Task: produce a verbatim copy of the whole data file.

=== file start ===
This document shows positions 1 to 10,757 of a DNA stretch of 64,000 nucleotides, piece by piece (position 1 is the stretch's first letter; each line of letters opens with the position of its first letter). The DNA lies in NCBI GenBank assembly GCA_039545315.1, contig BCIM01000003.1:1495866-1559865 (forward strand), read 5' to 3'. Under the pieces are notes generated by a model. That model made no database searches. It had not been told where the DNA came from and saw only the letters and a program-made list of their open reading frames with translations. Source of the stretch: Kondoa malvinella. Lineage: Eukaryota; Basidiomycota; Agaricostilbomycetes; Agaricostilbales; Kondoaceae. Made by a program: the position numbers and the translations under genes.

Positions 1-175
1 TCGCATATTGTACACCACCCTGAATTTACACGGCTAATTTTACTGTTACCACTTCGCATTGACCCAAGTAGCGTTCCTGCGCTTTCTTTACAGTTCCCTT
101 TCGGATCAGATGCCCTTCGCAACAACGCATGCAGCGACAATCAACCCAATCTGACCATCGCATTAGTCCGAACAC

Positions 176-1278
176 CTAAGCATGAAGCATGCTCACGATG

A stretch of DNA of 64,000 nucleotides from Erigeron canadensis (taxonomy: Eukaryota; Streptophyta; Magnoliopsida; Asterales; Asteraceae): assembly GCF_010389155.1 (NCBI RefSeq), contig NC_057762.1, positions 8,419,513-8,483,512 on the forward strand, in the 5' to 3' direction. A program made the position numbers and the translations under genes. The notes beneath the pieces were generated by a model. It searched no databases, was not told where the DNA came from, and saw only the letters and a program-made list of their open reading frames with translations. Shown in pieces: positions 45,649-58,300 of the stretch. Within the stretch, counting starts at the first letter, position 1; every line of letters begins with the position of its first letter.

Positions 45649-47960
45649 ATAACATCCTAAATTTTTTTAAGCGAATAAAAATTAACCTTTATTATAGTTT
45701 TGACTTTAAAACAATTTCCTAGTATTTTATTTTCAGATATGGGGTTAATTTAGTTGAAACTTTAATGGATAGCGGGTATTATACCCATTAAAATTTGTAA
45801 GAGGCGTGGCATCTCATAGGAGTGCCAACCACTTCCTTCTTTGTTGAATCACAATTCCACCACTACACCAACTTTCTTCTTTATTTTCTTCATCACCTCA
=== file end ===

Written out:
This document shows positions 1 to 10,757 of a DNA stretch of 64,000 nucleotides, piece by piece (position 1 is the stretch's first letter; each line of letters opens with the position of its first letter). The DNA lies in NCBI GenBank assembly GCA_039545315.1, contig BCIM01000003.1:1495866-1559865 (forward strand), read 5' to 3'. Under the pieces are notes generated by a model. That model made no database searches. It had not been told where the DNA came from and saw only the letters and a program-made list of their open reading frames with translations. Source of the stretch: Kondoa malvinella. Lineage: Eukaryota; Basidiomycota; Agaricostilbomycetes; Agaricostilbales; Kondoaceae. Made by a program: the position numbers and the translations under genes.

Positions 1-175
1 TCGCATATTGTACACCACCCTGAATTTACACGGCTAATTTTACTGTTACCACTTCGCATTGACCCAAGTAGCGTTCCTGCGCTTTCTTTACAGTTCCCTT
101 TCGGATCAGATGCCCTTCGCAACAACGCATGCAGCGACAATCAACCCAATCTGACCATCGCATTAGTCCGAACAC

Positions 176-1278
176 CTAAGCATGAAGCATGCTCACGATG

A stretch of DNA of 64,000 nucleotides from Erigeron canadensis (taxonomy: Eukaryota; Streptophyta; Magnoliopsida; Asterales; Asteraceae): assembly GCF_010389155.1 (NCBI RefSeq), contig NC_057762.1, positions 8,419,513-8,483,512 on the forward strand, in the 5' to 3' direction. A program made the position numbers and the translations under genes. The notes beneath the pieces were generated by a model. It searched no databases, was not told where the DNA came from, and saw only the letters and a program-made list of their open reading frames with translations. Shown in pieces: positions 45,649-58,300 of the stretch. Within the stretch, counting starts at the first letter, position 1; every line of letters begins with the position of its first letter.

Positions 45649-47960
45649 ATAACATCCTAAATTTTTTTAAGCGAATAAAAATTAACCTTTATTATAGTTT
45701 TGACTTTAAAACAATTTCCTAGTATTTTATTTTCAGATATGGGGTTAATTTAGTTGAAACTTTAATGGATAGCGGGTATTATACCCATTAAAATTTGTAA
45801 GAGGCGTGGCATCTCATAGGAGTGCCAACCACTTCCTTCTTTGTTGAATCACAATTCCACCACTACACCAACTTTCTTCTTTATTTTCTTCATCACCTCA